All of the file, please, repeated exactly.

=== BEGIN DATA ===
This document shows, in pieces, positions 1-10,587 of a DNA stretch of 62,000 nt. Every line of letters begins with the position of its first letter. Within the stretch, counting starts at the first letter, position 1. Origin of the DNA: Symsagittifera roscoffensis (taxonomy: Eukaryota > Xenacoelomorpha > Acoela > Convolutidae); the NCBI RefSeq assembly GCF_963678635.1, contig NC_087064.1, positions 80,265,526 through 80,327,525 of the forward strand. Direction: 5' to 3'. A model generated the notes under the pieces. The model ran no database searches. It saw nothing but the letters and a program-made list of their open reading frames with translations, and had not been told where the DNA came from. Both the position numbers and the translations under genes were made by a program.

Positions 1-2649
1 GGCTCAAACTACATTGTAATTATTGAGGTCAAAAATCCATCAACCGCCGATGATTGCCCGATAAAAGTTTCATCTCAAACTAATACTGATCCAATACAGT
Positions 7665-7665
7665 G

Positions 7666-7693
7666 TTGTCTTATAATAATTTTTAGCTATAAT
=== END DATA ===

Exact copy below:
This document shows, in pieces, positions 1-10,587 of a DNA stretch of 62,000 nt. Every line of letters begins with the position of its first letter. Within the stretch, counting starts at the first letter, position 1. Origin of the DNA: Symsagittifera roscoffensis (taxonomy: Eukaryota > Xenacoelomorpha > Acoela > Convolutidae); the NCBI RefSeq assembly GCF_963678635.1, contig NC_087064.1, positions 80,265,526 through 80,327,525 of the forward strand. Direction: 5' to 3'. A model generated the notes under the pieces. The model ran no database searches. It saw nothing but the letters and a program-made list of their open reading frames with translations, and had not been told where the DNA came from. Both the position numbers and the translations under genes were made by a program.

Positions 1-2649
1 GGCTCAAACTACATTGTAATTATTGAGGTCAAAAATCCATCAACCGCCGATGATTGCCCGATAAAAGTTTCATCTCAAACTAATACTGATCCAATACAGT
Positions 7665-7665
7665 G

Positions 7666-7693
7666 TTGTCTTATAATAATTTTTAGCTATAAT